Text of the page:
The Labor Department said Wednesday that nearly two-thirds of the downward revision came from the retail and leisure and hospitality sectors, the industries most associated with consumer spending.
These preliminary revisions complicate the Trump administration's message of a strong economy, as they suggest that job growth was slowing as the expansion approached its tenth anniversary. Some of this slowdown would be natural given the length of the expansion.
Israel's prime minister on Wednesday steered clear of Donald Trump's comments questioning the loyalty of American Jews who support the Democratic Party, in sharp contrast to the tide of condemnation from Jewish critics who accused him of trafficking in anti-Semitic stereotypes.
Benjamin Netanyahu's decision to keep quiet on the controversy reflected the importance of his close alliance with Trump — a relationship that has dented the bipartisan support Israel has traditionally enjoyed in Washington as well as Israel's equally important ties with the American Jewish community.
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Two prominent researchers are quitting MIT's Media Lab over revelations that the famed technology research hub and its director took money from Jeffrey Epstein after he'd served time for sex offenses involving girls and young women.
Ethan Zuckerman, director of the lab's Center for Civic Media, said director Joi Ito had failed to disclose the deceased financier's funding of the Massachusetts Institute of Technology incubator as well as investments Epstein made in Ito's personal venture capital fund.
Visiting scholar Nathan Matias, who works on the social impact of online platforms, said in a blog post Wednesday that he, too, was severing ties with the Media Lab over business relations that occurred after Epstein's "appalling crimes were already known."
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A years-old hoax is making the rounds on Instagram again, claiming the social media company is about to change its rules in order to access users' photos, NBC News reports.
Users of the Facebook-owned social network, including celebrities and politicians, have fallen victim to the hoax, which says that images uploaded to Instagram "can be used in court cases in litigation against you."
"Everything you've ever posted becomes public from today," the hoax message says, "even messages that have been deleted or the photos not allowed."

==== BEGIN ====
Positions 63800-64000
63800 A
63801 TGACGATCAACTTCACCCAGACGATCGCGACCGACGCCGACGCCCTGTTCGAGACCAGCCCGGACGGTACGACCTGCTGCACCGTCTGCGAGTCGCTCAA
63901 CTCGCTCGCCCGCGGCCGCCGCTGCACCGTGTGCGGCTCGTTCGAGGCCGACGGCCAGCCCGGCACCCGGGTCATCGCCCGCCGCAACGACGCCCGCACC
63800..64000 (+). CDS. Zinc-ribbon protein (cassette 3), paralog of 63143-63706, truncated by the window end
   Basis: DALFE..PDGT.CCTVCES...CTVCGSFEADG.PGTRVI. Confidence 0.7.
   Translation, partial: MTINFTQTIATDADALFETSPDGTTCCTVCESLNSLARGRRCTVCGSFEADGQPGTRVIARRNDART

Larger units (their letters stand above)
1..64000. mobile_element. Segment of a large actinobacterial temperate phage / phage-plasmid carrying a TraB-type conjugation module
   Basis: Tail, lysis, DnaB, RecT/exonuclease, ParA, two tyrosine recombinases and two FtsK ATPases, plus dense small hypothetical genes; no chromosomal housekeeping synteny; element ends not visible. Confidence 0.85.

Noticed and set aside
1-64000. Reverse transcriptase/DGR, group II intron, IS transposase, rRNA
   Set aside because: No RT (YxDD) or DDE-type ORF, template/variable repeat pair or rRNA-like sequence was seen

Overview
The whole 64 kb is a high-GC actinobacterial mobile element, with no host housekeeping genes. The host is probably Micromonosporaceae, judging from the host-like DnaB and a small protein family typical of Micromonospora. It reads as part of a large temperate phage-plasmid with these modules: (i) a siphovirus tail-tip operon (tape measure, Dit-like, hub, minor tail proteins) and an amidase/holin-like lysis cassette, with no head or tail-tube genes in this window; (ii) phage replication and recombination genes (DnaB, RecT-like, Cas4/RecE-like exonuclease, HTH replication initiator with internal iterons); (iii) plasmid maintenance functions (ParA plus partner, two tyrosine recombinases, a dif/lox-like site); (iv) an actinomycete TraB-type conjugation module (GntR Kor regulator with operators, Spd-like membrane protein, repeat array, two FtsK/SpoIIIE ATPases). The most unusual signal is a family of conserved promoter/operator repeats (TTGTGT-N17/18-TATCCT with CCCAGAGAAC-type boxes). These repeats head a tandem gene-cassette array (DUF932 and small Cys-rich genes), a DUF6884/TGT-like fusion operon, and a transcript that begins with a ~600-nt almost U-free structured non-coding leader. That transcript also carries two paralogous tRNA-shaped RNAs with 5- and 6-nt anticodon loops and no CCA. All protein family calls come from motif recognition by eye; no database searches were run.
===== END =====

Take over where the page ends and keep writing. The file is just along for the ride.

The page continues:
The message ends, "Instagram DOES NOT HAVE MY PERMISSION TO SHARE PHOTOS OR MESSAGES."
Those sharing the fake message included Secretary of Energy Rick Perry, the actors Julianne Moore, Julia Roberts and Rob Lowe, rapper Waka Flocka Flame and singer Usher. By Wednesday morning, many of those who had posted the hoax had deleted the image.
Officials at Instagram have publicly stated that the message is fake, that it has not updated its rules and that it will not use the images in court.
"If you’re seeing a meme claiming Instagram is changing its rules tomorrow, it’s not true," Adam Mosseri, head of Instagram, wrote on Twitter.
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Hong Kong riot police faced off briefly with protesters occupying a suburban train station Wednesday evening following a commemoration of a violent attack there by masked assailants on supporters of the anti-government movement. Near the end of the event, the police began what they called a "dispersal operation, using minimum force" after some protesters blocked roads and flashed laser pointers at officers.
Federal deficits are expected to swell to higher levels over the next decade than previously expected, the nonpartisan Congressional Budget Office said in a new report Wednesday.
The CBO also said that President Donald Trump’s tariffs are projected to shrink gross domestic product by 2020, and warned that further tariff hikes could stifle economic growth.
The U.S. budget deficit is expected to hit $960 billion in 2019, and average a whopping $1.2 trillion per year between 2020 and 2029, according to the CBO’s look-ahead at the U.S.′ budget and economic outlook over the next decade.